The rescue work to find 25-35 trapped people was repeatedly disrupted, albeit briefly, at the disaster-hit Tapovan project area of Chamoli district in Uttarakhand on Thursday following increase in flow of Dhauliganga river and technical snags in drilling machines.
“The rescue work inside the tunnel resumed in the evening after a brief interruption due to increase of flow in Dhauliganga river,” said Navneet Bhullar, commandant of the SDRF, who is camping at the Tapovan site.
Earlier, the rescue workers had started drilling the tunnel vertically downward. But within hours, the drilling work was intermittently disrupted due to technical reasons. Few hours later, the flow of Dhauliganga started increasing, which in turn disrupted the rescue work.
As the flows subsided, the rescue work again resumed in the evening, said Bhullar.
Ever since the excavation and digging work began inside the tunnel, the rescuers had been working on multi-pronged strategies in their desperate bid to open the tunnel, which was blocked by the Sunday morning deluge.
The rescuers have also used remote sensing technologies for geographical mapping of the tunnel.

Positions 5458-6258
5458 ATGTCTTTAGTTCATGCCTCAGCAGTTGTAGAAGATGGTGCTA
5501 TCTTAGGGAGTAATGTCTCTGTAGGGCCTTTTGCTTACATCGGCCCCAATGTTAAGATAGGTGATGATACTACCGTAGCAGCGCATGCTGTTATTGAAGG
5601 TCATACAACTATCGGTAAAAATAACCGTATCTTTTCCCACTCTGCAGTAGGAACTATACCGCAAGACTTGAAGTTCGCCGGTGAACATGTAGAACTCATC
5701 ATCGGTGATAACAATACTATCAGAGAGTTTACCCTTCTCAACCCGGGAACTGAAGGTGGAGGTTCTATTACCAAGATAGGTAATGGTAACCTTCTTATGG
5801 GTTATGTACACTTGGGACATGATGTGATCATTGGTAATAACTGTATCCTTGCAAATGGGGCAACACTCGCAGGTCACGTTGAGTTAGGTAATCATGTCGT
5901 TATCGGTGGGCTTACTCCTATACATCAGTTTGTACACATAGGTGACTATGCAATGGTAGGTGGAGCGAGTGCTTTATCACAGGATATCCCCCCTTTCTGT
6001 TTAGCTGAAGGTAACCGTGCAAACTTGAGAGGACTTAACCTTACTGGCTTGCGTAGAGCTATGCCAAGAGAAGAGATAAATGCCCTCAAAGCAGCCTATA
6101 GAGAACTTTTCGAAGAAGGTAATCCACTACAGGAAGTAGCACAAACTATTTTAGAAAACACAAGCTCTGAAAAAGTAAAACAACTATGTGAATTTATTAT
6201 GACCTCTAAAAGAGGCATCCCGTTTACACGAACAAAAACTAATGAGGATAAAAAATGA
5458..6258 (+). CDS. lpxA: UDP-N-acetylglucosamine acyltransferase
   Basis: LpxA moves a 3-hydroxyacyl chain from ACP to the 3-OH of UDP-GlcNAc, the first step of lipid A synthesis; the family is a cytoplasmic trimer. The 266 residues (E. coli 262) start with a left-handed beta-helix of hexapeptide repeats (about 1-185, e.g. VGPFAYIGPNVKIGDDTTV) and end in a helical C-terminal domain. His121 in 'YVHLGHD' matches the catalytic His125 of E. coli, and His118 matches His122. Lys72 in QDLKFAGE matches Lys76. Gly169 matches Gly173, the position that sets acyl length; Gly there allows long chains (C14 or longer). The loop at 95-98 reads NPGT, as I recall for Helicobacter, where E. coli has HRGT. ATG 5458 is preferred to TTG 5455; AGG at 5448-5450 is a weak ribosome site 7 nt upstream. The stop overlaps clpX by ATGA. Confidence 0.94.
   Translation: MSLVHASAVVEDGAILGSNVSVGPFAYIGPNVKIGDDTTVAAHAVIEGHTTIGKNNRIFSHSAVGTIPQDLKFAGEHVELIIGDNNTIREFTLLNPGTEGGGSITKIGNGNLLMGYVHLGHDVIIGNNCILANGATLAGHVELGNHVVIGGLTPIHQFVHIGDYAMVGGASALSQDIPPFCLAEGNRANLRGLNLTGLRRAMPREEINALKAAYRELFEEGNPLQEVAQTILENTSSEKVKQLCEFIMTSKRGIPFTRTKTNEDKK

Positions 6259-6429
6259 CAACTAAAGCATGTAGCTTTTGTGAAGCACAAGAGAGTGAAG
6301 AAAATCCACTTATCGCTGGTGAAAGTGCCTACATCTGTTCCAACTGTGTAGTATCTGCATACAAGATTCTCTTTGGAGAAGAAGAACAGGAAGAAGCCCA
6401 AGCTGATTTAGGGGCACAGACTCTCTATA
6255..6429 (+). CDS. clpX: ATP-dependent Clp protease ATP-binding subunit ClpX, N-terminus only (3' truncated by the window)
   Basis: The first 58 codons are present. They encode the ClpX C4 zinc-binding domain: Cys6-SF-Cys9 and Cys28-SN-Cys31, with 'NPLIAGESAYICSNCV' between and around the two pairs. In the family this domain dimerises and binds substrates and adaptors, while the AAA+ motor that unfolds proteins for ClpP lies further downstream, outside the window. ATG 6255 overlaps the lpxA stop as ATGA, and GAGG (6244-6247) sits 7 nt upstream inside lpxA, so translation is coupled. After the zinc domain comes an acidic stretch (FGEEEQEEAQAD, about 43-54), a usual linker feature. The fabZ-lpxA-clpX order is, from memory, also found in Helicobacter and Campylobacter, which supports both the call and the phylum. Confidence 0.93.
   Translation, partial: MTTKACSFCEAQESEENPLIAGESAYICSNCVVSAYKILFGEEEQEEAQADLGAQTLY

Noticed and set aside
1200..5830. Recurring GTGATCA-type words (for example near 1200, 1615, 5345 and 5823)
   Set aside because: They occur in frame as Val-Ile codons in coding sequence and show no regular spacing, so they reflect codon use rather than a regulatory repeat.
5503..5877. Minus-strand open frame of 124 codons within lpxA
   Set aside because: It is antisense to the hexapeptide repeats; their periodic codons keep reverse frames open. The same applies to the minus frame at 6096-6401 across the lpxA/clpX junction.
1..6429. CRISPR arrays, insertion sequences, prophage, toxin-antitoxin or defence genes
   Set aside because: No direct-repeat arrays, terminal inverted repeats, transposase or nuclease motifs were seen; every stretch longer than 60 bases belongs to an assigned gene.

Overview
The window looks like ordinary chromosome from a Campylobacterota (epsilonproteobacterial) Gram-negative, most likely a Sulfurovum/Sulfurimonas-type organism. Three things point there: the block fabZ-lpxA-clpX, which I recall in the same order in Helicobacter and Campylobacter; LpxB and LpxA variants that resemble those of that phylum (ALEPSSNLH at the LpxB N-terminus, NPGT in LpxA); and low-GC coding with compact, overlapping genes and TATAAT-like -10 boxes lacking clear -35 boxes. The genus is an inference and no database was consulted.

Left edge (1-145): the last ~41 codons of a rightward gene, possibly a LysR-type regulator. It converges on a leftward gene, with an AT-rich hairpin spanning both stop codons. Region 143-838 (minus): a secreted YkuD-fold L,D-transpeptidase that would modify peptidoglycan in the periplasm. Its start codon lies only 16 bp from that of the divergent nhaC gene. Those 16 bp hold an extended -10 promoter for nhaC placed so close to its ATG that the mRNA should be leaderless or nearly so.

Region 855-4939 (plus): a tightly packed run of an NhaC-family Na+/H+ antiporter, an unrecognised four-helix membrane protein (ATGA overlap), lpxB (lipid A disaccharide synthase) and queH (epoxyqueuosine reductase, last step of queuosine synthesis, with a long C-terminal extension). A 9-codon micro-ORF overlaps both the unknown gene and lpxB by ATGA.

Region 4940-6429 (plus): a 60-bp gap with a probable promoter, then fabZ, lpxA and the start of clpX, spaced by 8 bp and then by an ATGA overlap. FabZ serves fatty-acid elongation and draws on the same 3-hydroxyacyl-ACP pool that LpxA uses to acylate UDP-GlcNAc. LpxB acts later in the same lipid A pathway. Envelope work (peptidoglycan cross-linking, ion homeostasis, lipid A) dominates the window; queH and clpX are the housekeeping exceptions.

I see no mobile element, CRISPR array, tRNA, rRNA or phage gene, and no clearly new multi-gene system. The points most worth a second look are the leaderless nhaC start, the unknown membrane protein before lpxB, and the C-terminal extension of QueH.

“We have used geographical mapping of the disaster-hit tunnel in the operation,” said Ridhim Agarwal, DIG, SDRF.
The rescue work had slowed down on Tuesday due to the presence of heavy silt inside the tunnel of the disaster-hit Tapovan hydel project in Chamoli district. DGP Ashok Kumar had stated that all possibilities will be explored to save the lives of the trapped people.
After days of digging and excavation works, jawans of the army, ITBP, NDRF and SDRF, who are engaged in the rescue works, had managed to open a sizeable portion of the tunnel. But the presence of heavy silt and sludge inside the tunnel slowed down the rescue work, top government officials admitted.
Rescuers also consulted NTPC officials to understand the complicated design of the tunnel.
However, there is still no contact with the trapped people inside.
The state government has stated that around 200 people are missing after the disaster, of which 34 bodies have been recovered so far.